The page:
A Strange Kind of Diligence
Making sure that they dot the i’s and cross the t’s, Iran’s rulers have gotten a head start on the traditional bout of election year oppression:
Iran appears to be taking measures to tighten online censorship ahead of its presidential vote. In recent days, a long list of online activities has been designated as criminal, including calling for an election boycott, organizing sit-ins or protests, and insulting presidential candidates.
Simultaneously, reports by Iran’s Fars and ISNA news agencies say that linking to Facebook, Twitter, and other websites that are blocked in Iran, or even promoting blocked websites, has also become a crime.
Iran is already one of the world’s harshest online censors. The regime bans tens of thousands of websites it considers immoral or a threat to national security, including news websites and social-media sites.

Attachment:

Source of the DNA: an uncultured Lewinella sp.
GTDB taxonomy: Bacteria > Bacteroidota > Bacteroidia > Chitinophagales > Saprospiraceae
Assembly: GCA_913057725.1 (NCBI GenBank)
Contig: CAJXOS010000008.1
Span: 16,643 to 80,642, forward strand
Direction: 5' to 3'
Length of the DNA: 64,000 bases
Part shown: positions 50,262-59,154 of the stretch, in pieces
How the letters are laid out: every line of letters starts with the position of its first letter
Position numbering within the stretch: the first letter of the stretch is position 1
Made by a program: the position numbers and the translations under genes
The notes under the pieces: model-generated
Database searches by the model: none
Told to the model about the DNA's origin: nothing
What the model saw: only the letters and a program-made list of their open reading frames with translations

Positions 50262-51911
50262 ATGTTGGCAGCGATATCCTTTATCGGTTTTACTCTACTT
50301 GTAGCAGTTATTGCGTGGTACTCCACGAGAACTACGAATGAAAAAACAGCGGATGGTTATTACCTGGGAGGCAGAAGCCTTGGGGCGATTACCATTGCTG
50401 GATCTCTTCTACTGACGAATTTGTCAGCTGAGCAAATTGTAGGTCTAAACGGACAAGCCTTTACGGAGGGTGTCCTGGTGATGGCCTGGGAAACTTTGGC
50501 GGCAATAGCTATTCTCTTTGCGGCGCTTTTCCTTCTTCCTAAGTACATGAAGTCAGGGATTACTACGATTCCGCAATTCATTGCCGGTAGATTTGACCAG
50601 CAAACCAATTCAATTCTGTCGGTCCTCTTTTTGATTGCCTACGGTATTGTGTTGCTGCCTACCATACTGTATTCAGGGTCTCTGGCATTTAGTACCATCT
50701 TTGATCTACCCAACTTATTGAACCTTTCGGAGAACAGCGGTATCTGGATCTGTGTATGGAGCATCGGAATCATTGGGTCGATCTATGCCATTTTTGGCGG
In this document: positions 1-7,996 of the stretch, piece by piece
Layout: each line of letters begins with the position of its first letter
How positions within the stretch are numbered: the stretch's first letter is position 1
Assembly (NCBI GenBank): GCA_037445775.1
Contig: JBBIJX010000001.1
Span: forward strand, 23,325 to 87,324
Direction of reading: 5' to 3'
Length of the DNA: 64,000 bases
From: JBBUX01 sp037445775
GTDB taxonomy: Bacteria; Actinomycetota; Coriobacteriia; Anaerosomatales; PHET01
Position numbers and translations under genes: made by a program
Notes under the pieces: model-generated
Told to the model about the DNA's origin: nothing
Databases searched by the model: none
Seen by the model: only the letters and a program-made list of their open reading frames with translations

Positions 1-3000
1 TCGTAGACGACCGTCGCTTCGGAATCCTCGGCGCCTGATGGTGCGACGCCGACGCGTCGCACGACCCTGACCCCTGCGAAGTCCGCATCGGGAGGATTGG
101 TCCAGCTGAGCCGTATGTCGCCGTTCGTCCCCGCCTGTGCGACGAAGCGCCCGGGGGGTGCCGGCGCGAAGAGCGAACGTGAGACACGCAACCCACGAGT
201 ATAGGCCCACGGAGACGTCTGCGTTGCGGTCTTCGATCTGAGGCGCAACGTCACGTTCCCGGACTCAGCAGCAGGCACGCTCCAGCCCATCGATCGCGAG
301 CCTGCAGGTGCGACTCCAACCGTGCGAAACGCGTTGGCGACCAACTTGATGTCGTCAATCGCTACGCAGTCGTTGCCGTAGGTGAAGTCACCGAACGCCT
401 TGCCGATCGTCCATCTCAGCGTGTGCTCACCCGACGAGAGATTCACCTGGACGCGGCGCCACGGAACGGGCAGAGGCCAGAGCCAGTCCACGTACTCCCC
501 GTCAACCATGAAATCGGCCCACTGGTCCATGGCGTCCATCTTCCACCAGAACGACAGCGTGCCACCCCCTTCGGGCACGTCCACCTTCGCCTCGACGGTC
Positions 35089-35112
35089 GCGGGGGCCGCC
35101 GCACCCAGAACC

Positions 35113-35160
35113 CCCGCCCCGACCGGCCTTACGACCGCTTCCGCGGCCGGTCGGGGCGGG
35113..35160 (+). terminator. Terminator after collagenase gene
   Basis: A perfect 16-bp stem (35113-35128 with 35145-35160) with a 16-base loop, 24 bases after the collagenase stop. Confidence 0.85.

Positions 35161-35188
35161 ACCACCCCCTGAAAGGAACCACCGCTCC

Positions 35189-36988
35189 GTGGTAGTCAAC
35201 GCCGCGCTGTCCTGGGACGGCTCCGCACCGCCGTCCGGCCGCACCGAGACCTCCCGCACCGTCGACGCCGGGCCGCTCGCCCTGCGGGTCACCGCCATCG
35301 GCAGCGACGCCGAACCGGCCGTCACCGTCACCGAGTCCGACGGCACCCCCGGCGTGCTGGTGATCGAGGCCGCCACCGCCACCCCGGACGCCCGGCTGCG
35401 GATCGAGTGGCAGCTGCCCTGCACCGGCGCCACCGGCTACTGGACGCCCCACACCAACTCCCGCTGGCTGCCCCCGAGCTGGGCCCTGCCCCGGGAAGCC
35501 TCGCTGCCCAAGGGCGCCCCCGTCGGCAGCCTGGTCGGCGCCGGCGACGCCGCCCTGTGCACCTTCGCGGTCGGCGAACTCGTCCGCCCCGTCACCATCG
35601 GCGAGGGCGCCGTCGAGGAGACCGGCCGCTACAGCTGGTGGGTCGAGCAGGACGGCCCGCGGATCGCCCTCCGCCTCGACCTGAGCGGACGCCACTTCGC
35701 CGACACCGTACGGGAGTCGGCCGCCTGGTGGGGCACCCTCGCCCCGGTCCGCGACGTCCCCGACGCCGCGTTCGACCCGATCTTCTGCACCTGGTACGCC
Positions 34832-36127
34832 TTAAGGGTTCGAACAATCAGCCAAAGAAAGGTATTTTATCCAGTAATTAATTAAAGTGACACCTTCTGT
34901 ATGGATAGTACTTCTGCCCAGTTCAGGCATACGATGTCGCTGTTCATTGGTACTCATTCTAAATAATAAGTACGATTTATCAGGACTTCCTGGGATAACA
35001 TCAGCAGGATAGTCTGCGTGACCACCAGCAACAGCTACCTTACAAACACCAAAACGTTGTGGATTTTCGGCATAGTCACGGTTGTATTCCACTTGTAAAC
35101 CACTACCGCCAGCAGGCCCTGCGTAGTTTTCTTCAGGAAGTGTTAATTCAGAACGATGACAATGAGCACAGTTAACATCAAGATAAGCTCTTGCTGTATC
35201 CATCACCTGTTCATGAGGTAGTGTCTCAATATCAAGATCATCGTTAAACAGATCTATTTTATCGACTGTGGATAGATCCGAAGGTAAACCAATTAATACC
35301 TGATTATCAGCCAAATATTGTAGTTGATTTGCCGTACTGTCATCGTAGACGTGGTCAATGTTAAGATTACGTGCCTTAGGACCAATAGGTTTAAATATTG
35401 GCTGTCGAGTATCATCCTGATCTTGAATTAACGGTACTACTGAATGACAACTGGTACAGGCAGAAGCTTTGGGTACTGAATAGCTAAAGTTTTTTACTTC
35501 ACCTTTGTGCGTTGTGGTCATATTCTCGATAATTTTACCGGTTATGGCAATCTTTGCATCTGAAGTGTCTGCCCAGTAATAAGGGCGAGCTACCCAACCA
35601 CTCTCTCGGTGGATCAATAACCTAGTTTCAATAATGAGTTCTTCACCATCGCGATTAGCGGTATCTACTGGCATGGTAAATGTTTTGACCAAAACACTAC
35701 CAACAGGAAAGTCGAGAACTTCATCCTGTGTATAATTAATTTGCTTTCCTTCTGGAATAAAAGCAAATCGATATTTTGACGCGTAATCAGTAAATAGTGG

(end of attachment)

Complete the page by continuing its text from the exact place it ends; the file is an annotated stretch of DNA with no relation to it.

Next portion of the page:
The new measures, if enforced, would put increased pressure on people who use the web or social media as platforms for online activism.
Last week, the U.S. government imposed sanctions that target FATA, Iran’s cyberpolice, which was formed in 2009 and have hacked into e-mail accounts related to political action, deleted antigovernment blogs, and arrested bloggers.
Several activists and bloggers have been jailed in recent years for online activism, including for Facebook posts. In November, blogger Sattar Beheshti died in custody after being arrested by the cybercrimes unit.
Another manifestation of the regime’s diligence is its resolute desire to lay waste to the Iranian economy. You might think that sanctions and inflation might cause the regime to reconsider the policies that led to the imposition of sanctions and the onset of inflation. You would be wrong; the regime is determined to compound Iran’s economic woes by killing off exports of one of Iran’s most popular products.
It would be nice if Iran’s leaders devoted their monomaniacal energies to actually bettering the lives of Iranians instead of destroying the quality of life in the country. But prudence, intelligence and a respect for human rights is too much to ask for from this set of “leaders.”